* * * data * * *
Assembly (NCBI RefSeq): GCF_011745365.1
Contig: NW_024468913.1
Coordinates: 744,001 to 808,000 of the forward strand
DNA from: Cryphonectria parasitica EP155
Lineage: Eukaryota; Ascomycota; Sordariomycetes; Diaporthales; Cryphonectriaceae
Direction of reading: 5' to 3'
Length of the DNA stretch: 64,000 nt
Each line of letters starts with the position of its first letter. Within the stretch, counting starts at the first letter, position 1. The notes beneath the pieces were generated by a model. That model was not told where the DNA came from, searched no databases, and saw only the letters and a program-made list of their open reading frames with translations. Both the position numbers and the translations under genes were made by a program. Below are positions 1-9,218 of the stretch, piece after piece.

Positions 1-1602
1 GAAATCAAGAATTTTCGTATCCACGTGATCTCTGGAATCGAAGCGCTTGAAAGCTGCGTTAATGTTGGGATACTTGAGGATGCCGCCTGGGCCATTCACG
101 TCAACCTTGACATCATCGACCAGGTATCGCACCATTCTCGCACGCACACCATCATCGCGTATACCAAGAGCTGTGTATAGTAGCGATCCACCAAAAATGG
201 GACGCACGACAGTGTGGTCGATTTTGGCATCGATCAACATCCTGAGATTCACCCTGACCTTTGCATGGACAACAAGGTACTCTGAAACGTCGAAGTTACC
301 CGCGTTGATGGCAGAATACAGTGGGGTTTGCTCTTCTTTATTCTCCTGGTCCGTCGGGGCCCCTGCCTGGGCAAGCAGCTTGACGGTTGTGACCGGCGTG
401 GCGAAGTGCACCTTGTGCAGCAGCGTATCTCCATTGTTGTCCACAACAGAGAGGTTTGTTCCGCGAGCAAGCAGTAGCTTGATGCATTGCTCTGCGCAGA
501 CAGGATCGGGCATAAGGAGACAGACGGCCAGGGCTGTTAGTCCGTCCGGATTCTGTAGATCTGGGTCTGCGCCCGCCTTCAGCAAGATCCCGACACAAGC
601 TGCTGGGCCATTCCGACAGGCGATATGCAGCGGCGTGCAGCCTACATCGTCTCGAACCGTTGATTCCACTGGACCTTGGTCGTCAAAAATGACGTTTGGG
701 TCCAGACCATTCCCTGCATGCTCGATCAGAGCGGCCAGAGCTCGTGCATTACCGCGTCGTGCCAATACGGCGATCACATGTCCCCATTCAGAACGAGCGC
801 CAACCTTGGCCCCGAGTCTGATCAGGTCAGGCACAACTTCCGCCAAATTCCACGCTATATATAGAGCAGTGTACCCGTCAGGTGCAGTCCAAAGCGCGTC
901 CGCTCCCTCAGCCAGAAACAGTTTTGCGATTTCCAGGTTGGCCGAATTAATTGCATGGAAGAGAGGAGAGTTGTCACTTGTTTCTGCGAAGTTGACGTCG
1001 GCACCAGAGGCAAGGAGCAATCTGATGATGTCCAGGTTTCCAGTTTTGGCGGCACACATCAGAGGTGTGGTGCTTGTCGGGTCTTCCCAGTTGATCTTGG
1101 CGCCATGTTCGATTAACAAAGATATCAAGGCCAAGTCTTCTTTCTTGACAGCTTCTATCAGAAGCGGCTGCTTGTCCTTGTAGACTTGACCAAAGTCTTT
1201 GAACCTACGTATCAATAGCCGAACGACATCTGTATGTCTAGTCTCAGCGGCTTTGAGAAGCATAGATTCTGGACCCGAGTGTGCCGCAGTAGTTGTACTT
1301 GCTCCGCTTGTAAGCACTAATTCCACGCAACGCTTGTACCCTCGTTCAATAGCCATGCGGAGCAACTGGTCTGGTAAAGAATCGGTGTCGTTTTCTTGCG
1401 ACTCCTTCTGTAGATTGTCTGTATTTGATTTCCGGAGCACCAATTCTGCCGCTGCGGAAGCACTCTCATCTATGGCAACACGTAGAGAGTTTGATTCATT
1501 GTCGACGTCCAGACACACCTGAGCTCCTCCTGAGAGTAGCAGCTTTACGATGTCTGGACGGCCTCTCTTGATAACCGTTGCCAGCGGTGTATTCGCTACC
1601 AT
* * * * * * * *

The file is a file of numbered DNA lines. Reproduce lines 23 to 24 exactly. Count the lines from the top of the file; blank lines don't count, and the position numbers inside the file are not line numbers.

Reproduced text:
1301 GCTCCGCTTGTAAGCACTAATTCCACGCAACGCTTGTACCCTCGTTCAATAGCCATGCGGAGCAACTGGTCTGGTAAAGAATCGGTGTCGTTTTCTTGCG
1401 ACTCCTTCTGTAGATTGTCTGTATTTGATTTCCGGAGCACCAATTCTGCCGCTGCGGAAGCACTCTCATCTATGGCAACACGTAGAGAGTTTGATTCATT